“Even though we’ve had all this rain and snow we’re still expecting a normal fire season in Southern Oregon,” said Natalie Weber, Oregon Department of Forestry’s (ODF) Southwest Oregon District Public Information Officer. “While we’re thankful for the winter we’ve had, now is not the time to drop our guard. And being aware of all the current fire regulations really does help prevent fires.”
Weber is quick to mention how the vast majority of wildfires are human-caused. She also said that when a burn piles escape and causes damages, homeowners can be liable for thousands of dollars in damages and fines. The same is true with equipment usage.
While the winter’s precipitation provided welcome drought relief throughout the region, Weber points out how late spring rains are a double-edged sword. “We anticipate we’ll be dealing more fuel on the landscape when everything does eventually dry out – and those additional fuels, like tall grasses, can really help fires spread.”
Every year, Weber cautions against complacency and says this summer will be no different. “It’s so important that people remember that this is such fire prone country and that fire is natural on this landscape. It’s that perfect environment for fires to spread.”
She notes how human-caused wildfires often catch people by surprise – that they’re often stunned that they’re responsible for starting a fire. “If there’s any heat or something that can throw a spark, that’s all it takes. Or it could be as simple as a car that’s been parked on dry grass; or a piece of equipment hitting a rock and starting a fire. So many things we do daily have this associated fire risk and being aware of that can help us prevent fires.”
Another key factor in wildfire risk is temperature and with climate change playing out in the world, people in this region must adapt to the hotter drier conditions. This summer will be no exception.
Medford National Weather Service meteorologist Brad Schaff said, “The 3-month temperature forecast model put out by the National Oceanic and Atmospheric Administration on May 18 favors above normal temperatures for June, July and August.
“But as far as precipitation goes, there’s less of a clear signal in the models. The signals are not strong enough to make a determination that would favor either above, below or normal chances for precipitation. Though to the north, from Eugene to Canadian border, the models favor below normal precipitation in this timeframe.”
In some good news, Schaaf was pleased to report how with “so much rain and snowpack region wide, the Lost Creek reservoir near Prospect is 96% full and Applegate reservoir is at 98%! Emigrant Lake, near Ashland, is 74% full. And further east into the Cascades, the Howard Prairie Reservoir is at 50% and the Hyatt Reservoir is at 57%.”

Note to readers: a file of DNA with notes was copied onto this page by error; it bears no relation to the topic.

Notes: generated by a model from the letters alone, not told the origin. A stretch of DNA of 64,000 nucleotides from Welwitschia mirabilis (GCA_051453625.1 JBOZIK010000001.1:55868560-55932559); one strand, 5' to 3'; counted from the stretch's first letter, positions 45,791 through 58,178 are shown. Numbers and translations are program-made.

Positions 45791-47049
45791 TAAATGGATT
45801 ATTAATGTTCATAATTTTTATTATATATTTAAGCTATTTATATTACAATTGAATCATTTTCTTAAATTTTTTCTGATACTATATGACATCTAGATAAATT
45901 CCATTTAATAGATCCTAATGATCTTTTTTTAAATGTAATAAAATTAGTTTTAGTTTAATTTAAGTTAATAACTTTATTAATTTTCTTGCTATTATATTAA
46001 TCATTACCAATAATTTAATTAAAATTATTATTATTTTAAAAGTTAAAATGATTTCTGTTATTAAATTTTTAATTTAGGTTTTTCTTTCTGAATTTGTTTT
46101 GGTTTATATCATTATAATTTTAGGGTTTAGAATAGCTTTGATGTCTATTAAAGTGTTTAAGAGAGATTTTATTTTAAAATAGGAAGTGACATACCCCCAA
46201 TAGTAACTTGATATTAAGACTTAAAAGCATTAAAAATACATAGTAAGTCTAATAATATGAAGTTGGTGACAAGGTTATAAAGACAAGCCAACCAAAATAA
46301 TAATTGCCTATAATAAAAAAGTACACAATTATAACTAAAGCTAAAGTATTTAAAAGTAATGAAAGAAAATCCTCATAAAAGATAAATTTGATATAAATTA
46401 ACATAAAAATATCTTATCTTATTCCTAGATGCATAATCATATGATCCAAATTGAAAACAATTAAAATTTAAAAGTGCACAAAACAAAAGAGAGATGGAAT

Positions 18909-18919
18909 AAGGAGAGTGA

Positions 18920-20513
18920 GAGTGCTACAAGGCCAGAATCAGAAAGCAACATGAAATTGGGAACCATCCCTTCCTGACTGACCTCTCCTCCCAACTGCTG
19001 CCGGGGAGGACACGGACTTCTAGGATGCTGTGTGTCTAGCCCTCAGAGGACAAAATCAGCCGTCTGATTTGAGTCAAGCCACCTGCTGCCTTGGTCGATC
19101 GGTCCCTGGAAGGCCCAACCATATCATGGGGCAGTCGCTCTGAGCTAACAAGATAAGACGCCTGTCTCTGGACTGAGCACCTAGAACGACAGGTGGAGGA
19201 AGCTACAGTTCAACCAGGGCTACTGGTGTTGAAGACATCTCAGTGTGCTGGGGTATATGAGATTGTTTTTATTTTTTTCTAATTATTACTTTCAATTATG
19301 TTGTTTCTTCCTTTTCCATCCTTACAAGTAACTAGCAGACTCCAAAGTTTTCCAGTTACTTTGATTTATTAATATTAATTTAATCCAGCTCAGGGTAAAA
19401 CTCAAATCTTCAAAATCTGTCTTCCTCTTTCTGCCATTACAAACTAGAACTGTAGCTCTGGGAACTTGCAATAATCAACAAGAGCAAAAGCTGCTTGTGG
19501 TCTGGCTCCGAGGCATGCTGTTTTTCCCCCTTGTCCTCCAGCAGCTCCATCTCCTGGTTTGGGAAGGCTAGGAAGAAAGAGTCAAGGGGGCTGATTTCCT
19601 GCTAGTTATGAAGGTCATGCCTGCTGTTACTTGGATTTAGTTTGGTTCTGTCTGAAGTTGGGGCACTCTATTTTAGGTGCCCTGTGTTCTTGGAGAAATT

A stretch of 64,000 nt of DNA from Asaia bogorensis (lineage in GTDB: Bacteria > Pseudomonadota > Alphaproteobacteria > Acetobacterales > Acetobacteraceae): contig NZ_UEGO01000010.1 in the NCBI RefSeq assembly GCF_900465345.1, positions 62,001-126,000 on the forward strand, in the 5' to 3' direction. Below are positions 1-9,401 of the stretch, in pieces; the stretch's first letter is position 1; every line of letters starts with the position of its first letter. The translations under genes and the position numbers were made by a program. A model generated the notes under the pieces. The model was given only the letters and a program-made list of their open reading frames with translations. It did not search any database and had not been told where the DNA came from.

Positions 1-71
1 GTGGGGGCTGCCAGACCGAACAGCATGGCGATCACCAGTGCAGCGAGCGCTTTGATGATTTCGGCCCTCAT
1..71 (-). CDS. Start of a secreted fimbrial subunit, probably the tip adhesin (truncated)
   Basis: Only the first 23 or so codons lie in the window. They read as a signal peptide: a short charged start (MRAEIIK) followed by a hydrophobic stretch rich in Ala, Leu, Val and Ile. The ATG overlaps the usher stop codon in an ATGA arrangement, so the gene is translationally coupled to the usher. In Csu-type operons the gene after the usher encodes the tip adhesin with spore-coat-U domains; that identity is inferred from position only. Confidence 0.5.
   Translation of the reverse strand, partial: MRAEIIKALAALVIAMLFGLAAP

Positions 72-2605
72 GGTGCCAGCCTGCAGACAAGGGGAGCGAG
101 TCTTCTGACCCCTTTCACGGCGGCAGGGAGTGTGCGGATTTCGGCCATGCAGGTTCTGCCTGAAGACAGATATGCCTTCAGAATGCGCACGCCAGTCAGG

Schaaf was also stoked about the western half of Josephine Country finally being declared “drought free for the first time in a number of years!” The eastern half of JoCo retains an “abnormally dry” designation. He added that Jackson County “is still in moderate drought because some of their reservoirs are still only half full – though that’s also still much better than it’s been for a while now.”
As May is wildfire awareness month, both Schaff and Weber are keen to remind the public about preparing for fire season.
“It’s all about awareness,” Weber said. “When people choose live in a fire prone areas they have a responsibility to prepare.”
She said the public must finish up with burning off any brush piles in the coming week – and she wants people to make sure they choose a calm day and have a water source ready to go to douse a fire fast if need be.
Tips for Fire Safety at Home!
Firefighters will not jeopardize their trucks, equipment and their own lives by driving through a potential gauntlet of flames, so safe and open access to properties is critical. This means clearing out the brush and overhanging branches along driveways.
Fire officials stress that homeowners and residents are their partners in fire prevention. They say if people do the work, they can help save their properties. Firefighters defend the homes they believe can save.
What can you do?
-Clear brush and dry vegetation within 30 to 50 feet of any structures, including dead sticks, leaves and pine needles.
-Clean the roof and rain gutters.
- Remove fire wood, chemicals or other combustibles stacked or stored near homes.
-Eliminate tall grass or low-lying brush beneath trees that can act as ladder fuels within 100 feet of the house, as creeping ground fires or wind-cast embers can ignite fuels in this zone, bringing fire to your doorstep.
-And again, with the season’s late rain, tall grasses valley-wide will dry out to become fine flashy fuels which need to be mowed down as soon as possible. The brush should be hacked back as well – and remember, it will just become harder to manage as it grows.
-Plants within 100 feet of homes should be low-growing and well-irrigated and leave ample space between trees and shrubs.
-Prune trees six to ten feet up from the ground. Fuel breaks are important as well and can save a property: driveways, gravel walkways and green lawns can stop a fire’s progress by starving it of flammable vegetation.
-And, keep working on these projects year round! Even after the burn ban is declared, people can chip the brush, sticks and limbs.
-Creating brush piles away from structures, preferably in open fields, away from trees or other live brush.
For more information about the ODF’s fire season regulations or to get more fire safety tips go to swofire.com. Or call 541-474-3152 or the Illinois Valley Fire District at 541-592-2225.